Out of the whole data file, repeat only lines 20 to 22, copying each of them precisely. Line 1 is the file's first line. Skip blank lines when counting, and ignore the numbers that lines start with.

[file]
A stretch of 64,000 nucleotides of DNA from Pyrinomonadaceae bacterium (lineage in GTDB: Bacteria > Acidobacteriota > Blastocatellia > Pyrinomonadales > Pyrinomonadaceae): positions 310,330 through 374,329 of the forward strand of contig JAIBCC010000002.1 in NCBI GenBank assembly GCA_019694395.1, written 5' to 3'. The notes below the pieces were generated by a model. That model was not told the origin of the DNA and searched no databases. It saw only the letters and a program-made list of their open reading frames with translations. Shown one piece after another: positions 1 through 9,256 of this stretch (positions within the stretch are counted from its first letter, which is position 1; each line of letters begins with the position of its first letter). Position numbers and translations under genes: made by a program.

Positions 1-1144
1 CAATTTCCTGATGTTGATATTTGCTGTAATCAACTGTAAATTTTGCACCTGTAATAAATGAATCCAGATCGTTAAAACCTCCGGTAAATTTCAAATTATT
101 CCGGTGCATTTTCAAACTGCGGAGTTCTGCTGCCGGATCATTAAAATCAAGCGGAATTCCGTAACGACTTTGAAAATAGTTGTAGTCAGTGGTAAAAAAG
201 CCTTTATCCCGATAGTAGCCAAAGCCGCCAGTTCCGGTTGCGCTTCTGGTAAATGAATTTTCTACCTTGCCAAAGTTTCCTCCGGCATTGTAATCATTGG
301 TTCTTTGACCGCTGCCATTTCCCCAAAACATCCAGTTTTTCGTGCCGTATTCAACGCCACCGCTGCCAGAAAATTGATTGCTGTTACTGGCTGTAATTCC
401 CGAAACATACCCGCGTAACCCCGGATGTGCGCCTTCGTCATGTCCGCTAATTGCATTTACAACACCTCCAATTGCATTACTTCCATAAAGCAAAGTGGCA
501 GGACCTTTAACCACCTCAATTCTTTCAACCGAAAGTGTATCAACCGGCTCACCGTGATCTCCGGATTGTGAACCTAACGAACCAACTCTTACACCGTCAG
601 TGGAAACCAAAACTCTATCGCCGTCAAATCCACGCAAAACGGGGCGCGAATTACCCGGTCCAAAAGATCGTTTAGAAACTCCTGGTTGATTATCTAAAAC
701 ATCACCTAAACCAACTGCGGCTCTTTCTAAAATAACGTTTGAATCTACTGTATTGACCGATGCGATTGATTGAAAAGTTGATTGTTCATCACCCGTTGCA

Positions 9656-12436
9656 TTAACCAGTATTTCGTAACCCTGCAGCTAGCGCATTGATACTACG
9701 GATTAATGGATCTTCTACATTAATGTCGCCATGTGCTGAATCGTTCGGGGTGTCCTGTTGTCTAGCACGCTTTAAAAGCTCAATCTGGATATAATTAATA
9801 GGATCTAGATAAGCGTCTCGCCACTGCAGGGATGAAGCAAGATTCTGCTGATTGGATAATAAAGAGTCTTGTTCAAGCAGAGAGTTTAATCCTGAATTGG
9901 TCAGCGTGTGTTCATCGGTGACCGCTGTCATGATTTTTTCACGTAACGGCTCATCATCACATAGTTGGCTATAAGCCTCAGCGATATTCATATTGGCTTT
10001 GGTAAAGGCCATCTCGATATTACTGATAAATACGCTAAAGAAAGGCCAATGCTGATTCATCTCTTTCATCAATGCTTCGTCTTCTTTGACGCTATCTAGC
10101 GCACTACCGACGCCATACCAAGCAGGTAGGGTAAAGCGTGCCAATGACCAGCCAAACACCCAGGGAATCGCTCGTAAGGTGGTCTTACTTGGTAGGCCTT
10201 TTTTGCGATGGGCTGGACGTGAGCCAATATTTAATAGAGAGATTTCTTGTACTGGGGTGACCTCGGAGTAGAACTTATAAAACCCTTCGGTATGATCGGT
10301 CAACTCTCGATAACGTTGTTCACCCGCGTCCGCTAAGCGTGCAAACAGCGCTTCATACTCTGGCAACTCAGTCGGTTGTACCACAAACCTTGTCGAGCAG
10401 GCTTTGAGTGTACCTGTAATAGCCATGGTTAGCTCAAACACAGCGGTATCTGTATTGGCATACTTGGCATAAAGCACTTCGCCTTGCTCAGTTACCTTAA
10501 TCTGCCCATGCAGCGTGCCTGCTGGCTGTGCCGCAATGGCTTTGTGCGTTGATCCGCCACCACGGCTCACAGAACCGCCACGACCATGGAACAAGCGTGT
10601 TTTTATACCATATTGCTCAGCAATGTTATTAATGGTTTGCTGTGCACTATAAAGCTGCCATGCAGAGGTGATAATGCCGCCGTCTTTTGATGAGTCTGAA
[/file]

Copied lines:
10401 GCTTTGAGTGTACCTGTAATAGCCATGGTTAGCTCAAACACAGCGGTATCTGTATTGGCATACTTGGCATAAAGCACTTCGCCTTGCTCAGTTACCTTAA
10501 TCTGCCCATGCAGCGTGCCTGCTGGCTGTGCCGCAATGGCTTTGTGCGTTGATCCGCCACCACGGCTCACAGAACCGCCACGACCATGGAACAAGCGTGT
10601 TTTTATACCATATTGCTCAGCAATGTTATTAATGGTTTGCTGTGCACTATAAAGCTGCCATGCAGAGGTGATAATGCCGCCGTCTTTTGATGAGTCTGAA